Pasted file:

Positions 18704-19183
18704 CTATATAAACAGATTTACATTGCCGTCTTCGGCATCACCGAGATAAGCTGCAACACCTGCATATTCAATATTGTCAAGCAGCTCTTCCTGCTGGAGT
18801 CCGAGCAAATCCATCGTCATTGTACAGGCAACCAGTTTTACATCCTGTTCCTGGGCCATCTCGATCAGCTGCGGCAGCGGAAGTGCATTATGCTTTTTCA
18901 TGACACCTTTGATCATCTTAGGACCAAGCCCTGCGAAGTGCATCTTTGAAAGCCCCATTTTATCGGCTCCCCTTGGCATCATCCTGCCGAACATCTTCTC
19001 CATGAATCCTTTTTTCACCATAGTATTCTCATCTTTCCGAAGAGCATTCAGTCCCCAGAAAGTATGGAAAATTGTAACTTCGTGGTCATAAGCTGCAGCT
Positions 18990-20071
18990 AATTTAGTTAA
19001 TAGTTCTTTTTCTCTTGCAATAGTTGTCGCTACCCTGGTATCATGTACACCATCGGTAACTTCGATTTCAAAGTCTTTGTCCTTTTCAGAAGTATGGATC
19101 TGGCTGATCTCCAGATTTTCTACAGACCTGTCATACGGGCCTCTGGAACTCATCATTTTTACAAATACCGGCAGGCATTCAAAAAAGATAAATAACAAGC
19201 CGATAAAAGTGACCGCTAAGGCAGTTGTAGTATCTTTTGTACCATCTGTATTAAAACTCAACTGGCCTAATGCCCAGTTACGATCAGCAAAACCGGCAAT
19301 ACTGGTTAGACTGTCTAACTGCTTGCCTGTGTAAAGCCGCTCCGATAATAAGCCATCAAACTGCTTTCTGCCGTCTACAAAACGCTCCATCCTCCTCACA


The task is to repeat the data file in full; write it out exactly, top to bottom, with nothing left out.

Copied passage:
Positions 18704-19183
18704 CTATATAAACAGATTTACATTGCCGTCTTCGGCATCACCGAGATAAGCTGCAACACCTGCATATTCAATATTGTCAAGCAGCTCTTCCTGCTGGAGT
18801 CCGAGCAAATCCATCGTCATTGTACAGGCAACCAGTTTTACATCCTGTTCCTGGGCCATCTCGATCAGCTGCGGCAGCGGAAGTGCATTATGCTTTTTCA
18901 TGACACCTTTGATCATCTTAGGACCAAGCCCTGCGAAGTGCATCTTTGAAAGCCCCATTTTATCGGCTCCCCTTGGCATCATCCTGCCGAACATCTTCTC
19001 CATGAATCCTTTTTTCACCATAGTATTCTCATCTTTCCGAAGAGCATTCAGTCCCCAGAAAGTATGGAAAATTGTAACTTCGTGGTCATAAGCTGCAGCT
Positions 18990-20071
18990 AATTTAGTTAA
19001 TAGTTCTTTTTCTCTTGCAATAGTTGTCGCTACCCTGGTATCATGTACACCATCGGTAACTTCGATTTCAAAGTCTTTGTCCTTTTCAGAAGTATGGATC
19101 TGGCTGATCTCCAGATTTTCTACAGACCTGTCATACGGGCCTCTGGAACTCATCATTTTTACAAATACCGGCAGGCATTCAAAAAAGATAAATAACAAGC
19201 CGATAAAAGTGACCGCTAAGGCAGTTGTAGTATCTTTTGTACCATCTGTATTAAAACTCAACTGGCCTAATGCCCAGTTACGATCAGCAAAACCGGCAAT
19301 ACTGGTTAGACTGTCTAACTGCTTGCCTGTGTAAAGCCGCTCCGATAATAAGCCATCAAACTGCTTTCTGCCGTCTACAAAACGCTCCATCCTCCTCACA